4 Ways to Prepare Your Youth Ministry for Fall

It’s August, which means we’re wrapping up summer and staring Fall straight in the face. Summer mission trips have wrapped up so now parents are asking you when the ski retreat is going to be and when weekly youth group is starting up. Hopefully you worked ahead and have all of this done already, but if you don’t, you might be panicking a bit!

For a youth minister, the fall is an exciting time when you get to see youth more regularly, and you can get back to the part of the work you love most – ministering! 

So all the extra stuff, like calendar coordinating, strategic planning, and event planning can seem more like obstacles than part of the job you love so much. So as you try to get through the next few weeks here are some things to think about that may help you in the future.

Plan your calendar far in advance

I have most of my calendar for the following academic year done by the preceding April. Honestly, I’d love to have it done sooner. Before you even head into summer, it’s so helpful for you to know which big events are on your calendar and when so you can get some of the big stuff done before you head on summer mission trips. Christmas party, winter retreat, Confirmation classes, etc. Get it all on there ASAP.

Of course this doesn’t help you now because it’s August – but you can at least get your spring calendar together by the time school is starting back up. Your summer schedule – well that should be locked down before the first of the year. This helps clergy, parents, kids, but mostly – yourself.

For a youth minister, the fall is an exciting time when you get to see youth more regularly, and you can get back to the part of the work you love most – ministering!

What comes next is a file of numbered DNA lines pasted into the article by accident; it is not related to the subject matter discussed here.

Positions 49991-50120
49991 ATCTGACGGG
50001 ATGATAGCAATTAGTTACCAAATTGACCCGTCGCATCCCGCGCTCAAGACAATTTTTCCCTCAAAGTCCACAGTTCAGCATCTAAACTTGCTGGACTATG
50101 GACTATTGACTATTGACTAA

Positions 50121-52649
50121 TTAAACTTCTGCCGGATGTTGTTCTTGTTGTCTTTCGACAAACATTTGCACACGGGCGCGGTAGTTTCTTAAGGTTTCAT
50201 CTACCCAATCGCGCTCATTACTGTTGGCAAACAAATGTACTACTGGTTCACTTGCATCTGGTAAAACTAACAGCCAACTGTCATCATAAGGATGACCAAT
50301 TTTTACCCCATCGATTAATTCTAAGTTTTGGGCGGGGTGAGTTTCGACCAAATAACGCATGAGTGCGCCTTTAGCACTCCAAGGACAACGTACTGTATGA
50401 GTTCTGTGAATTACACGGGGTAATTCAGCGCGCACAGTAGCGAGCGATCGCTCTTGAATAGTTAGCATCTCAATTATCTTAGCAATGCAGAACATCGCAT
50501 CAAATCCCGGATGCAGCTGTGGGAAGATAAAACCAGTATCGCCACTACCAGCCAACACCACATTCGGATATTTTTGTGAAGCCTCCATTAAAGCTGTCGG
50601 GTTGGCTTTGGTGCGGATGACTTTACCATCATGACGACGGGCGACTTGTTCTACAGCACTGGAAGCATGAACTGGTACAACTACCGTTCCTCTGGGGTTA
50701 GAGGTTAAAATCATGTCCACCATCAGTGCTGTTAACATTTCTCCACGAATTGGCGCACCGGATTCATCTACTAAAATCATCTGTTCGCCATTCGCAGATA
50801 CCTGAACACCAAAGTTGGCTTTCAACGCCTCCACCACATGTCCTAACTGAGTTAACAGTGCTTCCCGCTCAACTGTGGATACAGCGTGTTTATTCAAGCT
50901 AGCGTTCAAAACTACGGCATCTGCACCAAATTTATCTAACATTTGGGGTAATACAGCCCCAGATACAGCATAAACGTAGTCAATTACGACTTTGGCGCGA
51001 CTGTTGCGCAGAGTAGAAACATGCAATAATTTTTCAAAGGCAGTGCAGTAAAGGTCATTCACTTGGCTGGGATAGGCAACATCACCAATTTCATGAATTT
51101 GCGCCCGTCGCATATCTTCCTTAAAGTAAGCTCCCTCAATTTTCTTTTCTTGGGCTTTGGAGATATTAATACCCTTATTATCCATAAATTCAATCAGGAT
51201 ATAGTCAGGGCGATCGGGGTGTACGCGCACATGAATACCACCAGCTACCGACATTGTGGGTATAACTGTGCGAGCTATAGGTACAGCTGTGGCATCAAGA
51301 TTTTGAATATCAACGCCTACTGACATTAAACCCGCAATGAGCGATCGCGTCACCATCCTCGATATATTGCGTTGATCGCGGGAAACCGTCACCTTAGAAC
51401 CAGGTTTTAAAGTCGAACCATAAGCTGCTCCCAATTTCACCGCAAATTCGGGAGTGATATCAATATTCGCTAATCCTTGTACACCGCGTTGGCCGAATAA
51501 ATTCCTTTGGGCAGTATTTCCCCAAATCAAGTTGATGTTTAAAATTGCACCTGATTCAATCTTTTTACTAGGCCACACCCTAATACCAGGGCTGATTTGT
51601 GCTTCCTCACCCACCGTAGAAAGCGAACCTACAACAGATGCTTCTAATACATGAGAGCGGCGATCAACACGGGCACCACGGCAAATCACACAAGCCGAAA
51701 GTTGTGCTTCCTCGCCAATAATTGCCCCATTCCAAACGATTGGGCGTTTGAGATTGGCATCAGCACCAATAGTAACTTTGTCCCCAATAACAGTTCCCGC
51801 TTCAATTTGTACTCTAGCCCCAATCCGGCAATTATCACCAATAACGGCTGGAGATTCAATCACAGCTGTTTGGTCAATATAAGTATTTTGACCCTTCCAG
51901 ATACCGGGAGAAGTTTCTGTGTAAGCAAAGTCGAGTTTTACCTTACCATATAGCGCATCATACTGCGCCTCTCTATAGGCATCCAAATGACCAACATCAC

Send out a mailer

I know, mailers seem very old school – but let’s not dismiss something just because it is old school. Your church database, whatever that looks like, is a wealth of outreach opportunities. Everyone in the church should get something in the mail from you about what you have in store for the youth ministry. Make it pretty so it doesn’t just get tossed away, and make it meaningful. Answer these questions:

  • What is the youth ministry about (ideally this can be copied and pasted from you mission statement)?
  • Who is the youth ministry for? What does the youth ministry do?
  • What does it have to do with the church community as a whole?
  • How can people get in touch with you if they have more questions?

The letter makes it feel more personal. People enjoy getting mail when it’s not a bill or solicitation. Bonus points if it actually gets addressed to a youth by their name. If you are part of a large church, this letter doesn’t have to get sent to everyone – just those involving youth families.

I have a 6000-member church, and when you narrow it down to youth families alone, I’m still sending out over 400 letters. But if it’s a smaller church, I’d recommend sending it to everyone. It will help everyone feel like they are connected to the youth ministry.

Plan a kick-off event